itive side. Additionally we sort the axes such that the new
                                                                 x-axis becomes the heaviest axis.
3.1.2   Sector Model
The 3D is decomposed into sectors that emerge from the
center point of the shape. Obviously, this representation
is invariant in scale but not in rotation. In a normaliza-
tion step we perform translation and rotation of the object
providing for rotation- and translation invariance, respec-
tively. After the translation which maps the center of mass
onto the origin we perform a Principal Axes transform on
the object. The computation for a set of 3D points starts
with the 3 x 3 covariance matrix where the entries are de-
termined by an iteration over the coordinates (x, y, z) of all
vertices. Here, we assume a 3D object is given as a Trian-
gle Face set since this has become a standard representa-
tion for 3D objects. The vertices (x, y, z) then derive from
the centers of mass of the respective triangle weighted by
its unsigned area and normalized by the total area of the
                                                                 Figure 5: Normalization stages - a) Original object, b) Ob-
  1. Center of mass of triangle i:                               ject after re-centering, c) Object after rotation and scaling,
                              1                                  d) Object after flipping
                      fi =      · (v1 + v2 + v3 )
                                                                    Once the 3 Principal Axes of the 3D shape are com-
  2. Unsigned area of triangle i:                                puted we can easily obtain a unique orientation for each
                         1                                       histogram. Since the center of mass of a 3D object is ro-
                ∆ fi =     · (v2 − v1 ) × (v3 − v1 )             bust we define the first axis of the shape context to point
                                                                 to the center of mass of the shape. This defines a plane
  3. Point i to contribute in the covariance matrix:             through the respective sample point with the normal of
                                                                 this first axis. Rather than computing two principal axes
                                          ∆ fi fi
                         (x, y, z)i =                            again in this plane we do a simple projection of the three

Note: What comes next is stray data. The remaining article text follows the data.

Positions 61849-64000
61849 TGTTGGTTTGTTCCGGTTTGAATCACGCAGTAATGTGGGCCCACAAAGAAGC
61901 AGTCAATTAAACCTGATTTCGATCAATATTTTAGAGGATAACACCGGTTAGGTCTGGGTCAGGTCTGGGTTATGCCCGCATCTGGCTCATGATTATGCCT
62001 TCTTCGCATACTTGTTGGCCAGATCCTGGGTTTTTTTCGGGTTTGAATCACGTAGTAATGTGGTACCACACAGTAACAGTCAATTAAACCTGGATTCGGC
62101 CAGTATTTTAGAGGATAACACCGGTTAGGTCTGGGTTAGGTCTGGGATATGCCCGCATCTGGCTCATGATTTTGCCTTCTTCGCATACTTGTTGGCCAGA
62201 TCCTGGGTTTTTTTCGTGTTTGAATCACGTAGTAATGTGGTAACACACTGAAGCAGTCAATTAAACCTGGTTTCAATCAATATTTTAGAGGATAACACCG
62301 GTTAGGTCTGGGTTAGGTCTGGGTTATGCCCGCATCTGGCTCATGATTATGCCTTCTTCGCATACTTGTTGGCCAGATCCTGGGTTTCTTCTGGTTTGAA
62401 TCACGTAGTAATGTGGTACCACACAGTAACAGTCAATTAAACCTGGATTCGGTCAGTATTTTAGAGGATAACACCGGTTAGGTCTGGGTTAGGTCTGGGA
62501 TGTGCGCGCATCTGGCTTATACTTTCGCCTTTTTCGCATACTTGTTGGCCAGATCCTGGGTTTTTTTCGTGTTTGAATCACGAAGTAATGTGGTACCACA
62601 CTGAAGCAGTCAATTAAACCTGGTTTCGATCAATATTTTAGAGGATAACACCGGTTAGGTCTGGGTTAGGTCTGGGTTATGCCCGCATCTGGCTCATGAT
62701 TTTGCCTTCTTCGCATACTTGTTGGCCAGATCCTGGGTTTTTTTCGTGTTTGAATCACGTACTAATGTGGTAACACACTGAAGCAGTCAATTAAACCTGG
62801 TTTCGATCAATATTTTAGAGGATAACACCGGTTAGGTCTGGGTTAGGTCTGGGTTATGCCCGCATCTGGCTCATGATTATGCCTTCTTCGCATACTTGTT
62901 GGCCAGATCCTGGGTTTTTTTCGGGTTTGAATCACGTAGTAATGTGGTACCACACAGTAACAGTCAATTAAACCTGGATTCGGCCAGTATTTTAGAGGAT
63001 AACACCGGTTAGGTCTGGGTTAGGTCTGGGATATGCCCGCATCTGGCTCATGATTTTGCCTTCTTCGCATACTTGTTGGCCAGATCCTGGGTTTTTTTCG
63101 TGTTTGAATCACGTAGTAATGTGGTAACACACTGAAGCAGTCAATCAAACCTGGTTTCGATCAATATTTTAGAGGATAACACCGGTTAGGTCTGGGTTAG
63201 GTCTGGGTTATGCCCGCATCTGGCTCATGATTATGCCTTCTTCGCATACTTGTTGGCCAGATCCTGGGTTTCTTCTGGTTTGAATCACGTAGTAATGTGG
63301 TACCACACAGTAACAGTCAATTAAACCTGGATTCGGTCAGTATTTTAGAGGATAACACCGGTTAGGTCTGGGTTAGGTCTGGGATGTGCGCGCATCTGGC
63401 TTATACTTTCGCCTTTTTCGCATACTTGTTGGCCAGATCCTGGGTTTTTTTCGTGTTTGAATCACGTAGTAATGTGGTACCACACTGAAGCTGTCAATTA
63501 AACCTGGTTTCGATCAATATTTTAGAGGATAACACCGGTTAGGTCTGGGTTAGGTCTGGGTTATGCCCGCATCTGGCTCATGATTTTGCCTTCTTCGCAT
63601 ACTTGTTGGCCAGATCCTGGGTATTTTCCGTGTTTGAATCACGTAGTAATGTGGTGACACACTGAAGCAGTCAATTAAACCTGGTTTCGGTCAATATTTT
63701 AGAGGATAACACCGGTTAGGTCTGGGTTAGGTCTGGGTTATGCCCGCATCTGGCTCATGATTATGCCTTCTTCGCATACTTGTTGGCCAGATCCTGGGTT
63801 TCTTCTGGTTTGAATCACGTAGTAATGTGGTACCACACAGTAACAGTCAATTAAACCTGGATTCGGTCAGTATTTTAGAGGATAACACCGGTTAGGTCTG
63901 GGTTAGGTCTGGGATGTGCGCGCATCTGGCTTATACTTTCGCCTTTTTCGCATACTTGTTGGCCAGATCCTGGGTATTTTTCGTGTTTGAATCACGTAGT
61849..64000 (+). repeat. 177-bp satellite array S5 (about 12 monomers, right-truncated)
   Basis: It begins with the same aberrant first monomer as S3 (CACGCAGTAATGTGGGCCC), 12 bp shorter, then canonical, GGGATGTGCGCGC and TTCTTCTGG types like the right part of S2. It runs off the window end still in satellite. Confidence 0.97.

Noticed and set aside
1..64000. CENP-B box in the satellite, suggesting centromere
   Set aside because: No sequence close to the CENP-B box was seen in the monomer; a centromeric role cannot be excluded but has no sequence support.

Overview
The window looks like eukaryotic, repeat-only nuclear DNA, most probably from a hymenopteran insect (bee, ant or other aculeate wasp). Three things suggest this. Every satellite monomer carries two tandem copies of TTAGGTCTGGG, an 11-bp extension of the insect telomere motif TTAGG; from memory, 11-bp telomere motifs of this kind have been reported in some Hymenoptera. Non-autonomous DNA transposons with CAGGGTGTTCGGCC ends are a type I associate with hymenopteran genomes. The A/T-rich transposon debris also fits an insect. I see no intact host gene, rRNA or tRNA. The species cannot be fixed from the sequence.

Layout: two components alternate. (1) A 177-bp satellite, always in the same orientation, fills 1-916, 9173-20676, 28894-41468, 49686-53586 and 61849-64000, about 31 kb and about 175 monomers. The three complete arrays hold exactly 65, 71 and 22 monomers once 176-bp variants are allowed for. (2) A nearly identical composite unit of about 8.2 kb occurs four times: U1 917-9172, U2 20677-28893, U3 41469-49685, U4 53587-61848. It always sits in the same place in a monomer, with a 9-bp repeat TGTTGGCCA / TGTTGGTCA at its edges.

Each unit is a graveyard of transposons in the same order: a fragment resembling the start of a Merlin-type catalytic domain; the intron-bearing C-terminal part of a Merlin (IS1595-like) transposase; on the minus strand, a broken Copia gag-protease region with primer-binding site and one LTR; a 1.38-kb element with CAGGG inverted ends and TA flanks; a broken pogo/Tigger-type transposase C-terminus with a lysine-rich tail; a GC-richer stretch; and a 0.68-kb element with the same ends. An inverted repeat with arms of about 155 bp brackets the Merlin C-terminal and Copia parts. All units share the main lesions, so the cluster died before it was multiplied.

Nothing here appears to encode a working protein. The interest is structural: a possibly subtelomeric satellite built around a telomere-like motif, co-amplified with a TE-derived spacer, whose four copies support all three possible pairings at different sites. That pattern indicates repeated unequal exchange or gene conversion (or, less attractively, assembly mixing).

∑ j=1 ∆ f j
                                                                 yet computed axes onto that plane (cf. figure 6).
                                                               4     Matching
                                                               In this section we give a detailed view on how to locally
                                                               match two 3D shape contexts (cf. section 4.1) and show
                                                               how 3D shape contexts can be used for the overall match-
                                                               ing of two shapes (cf. section 4.2). For the global match-
                                                               ing we present to methods: a 1-1 matching and a matching
                                                               that is insensitive to sample count. For the latter we review
                                                               some methods that enable efficient retrieval and indexing
                                                               of shape with the 3D shape contexts in Section 5.

                                                               4.1     Local Matching
                                                               Concretely, for a point pi on the shape, the corresponding
Figure 6: Unique Orientation of a sector model histogram.      histogram hi is defined as
a) The Orientation of a 3D shape derived by PCA, b) The
orientation of a histogram derived by simple projection.                  hi (k) = #{q = pi : (q − pi ) ∈ bin(k)}         (2)
Note: The first axis points to the center of mass. The other
two axes are obtained by projections of the principal axes.      As mentioned above, this histogram is said to be the
                                                               shape context of pi . Consider a point pi on the first shape
                                                               and a point q j on the second shape. Let CSi, j = CS(pi , q j )